Mind you, passage of SB 1372 wouldn’t force anyone to do anything. Hey, it’s a free country. If a company wants to overpay its CEO, it can still do so; no one is going to stop them. But overpaying them is going to entail paying more in corporate taxes, which shouldn’t be a problem, because if a company insists on paying its CEO an exorbitant salary, it can certainly afford to pay more taxes.

Of course, opponents to this bill have already presented a two-pronged argument: (1) SB 1372 amounts to a “redistribution of wealth” which would turn California into a Trotskyite/socialist/communist state, and (2) all it would succeed in doing is driving even more businesses out of the state.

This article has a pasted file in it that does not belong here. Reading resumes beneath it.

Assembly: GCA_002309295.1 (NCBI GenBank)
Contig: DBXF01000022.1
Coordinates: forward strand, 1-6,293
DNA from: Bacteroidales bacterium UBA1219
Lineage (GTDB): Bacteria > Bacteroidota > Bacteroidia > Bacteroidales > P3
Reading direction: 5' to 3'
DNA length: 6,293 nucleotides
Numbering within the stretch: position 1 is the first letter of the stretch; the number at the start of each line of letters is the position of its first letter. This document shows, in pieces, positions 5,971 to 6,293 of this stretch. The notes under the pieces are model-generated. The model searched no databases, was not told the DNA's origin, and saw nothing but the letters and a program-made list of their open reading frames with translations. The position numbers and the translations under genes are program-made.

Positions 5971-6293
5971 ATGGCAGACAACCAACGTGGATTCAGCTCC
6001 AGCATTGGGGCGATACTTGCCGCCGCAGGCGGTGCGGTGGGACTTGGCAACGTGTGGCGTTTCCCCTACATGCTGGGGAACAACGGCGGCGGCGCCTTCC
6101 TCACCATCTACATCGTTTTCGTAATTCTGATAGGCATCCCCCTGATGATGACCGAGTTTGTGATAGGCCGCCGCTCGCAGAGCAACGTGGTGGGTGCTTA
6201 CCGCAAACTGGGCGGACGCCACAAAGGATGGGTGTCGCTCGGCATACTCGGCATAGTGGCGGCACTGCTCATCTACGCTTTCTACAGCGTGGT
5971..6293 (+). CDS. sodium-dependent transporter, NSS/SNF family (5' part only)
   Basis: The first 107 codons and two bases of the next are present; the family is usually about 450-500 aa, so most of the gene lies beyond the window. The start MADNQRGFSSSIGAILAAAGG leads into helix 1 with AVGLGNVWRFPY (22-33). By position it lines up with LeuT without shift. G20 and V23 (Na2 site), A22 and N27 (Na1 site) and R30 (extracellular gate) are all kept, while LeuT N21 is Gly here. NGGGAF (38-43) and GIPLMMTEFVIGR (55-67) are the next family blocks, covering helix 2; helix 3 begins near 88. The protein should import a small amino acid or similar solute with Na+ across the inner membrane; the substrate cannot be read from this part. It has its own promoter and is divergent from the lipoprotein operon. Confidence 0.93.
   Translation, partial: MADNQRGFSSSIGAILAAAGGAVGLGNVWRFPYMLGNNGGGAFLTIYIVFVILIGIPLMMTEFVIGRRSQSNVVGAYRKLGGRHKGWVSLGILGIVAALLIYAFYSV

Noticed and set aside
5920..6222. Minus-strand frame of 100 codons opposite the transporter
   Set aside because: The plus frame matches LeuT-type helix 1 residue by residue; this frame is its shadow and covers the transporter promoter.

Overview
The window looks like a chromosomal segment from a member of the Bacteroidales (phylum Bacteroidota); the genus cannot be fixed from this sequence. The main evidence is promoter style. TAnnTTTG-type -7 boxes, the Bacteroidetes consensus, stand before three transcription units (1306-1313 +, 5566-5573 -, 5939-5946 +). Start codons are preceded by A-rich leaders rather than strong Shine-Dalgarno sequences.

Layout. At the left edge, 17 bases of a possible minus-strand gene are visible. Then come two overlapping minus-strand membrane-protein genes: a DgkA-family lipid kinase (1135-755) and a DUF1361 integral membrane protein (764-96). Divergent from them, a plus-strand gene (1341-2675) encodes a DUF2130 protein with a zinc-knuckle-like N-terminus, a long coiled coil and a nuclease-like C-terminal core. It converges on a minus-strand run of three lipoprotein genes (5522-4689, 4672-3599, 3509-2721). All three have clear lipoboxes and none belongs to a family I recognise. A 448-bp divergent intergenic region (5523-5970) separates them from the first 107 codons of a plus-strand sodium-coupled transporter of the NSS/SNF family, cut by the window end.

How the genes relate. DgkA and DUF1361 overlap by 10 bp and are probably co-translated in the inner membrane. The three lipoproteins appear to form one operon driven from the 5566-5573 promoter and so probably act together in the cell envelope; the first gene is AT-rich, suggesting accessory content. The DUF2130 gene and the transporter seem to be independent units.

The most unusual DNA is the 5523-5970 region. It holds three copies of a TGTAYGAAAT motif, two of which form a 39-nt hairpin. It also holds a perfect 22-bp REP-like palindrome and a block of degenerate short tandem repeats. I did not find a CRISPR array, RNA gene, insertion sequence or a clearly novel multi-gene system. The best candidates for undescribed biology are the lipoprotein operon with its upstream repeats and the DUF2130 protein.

As for “redistribution” of wealth,” it does nothing of the kind. The only thing SB 1372 does is offer an incentive. If you want a sizeable tax break, you need to rethink what you’re paying the Big Enchilada. If your median worker earns $40,000 a year, and you wish to take advantage of that tantalizing 7% in corporate tax, you need to pay your CEO no more than $1 million a year. It’s your choice. No one is forcing you. How is that a “redistribution of wealth”?

As for driving businesses out of California, well, that could present a messy PR problem. When a company whose workers earn an average of $40,000 a year announces that it must leave California because it wants to continue paying its CEO $8 million a year (200 times the median), there’s going to be some blowback. One would hope that such a naked declaration of greed would give organized labor enough gas to fly to the moon.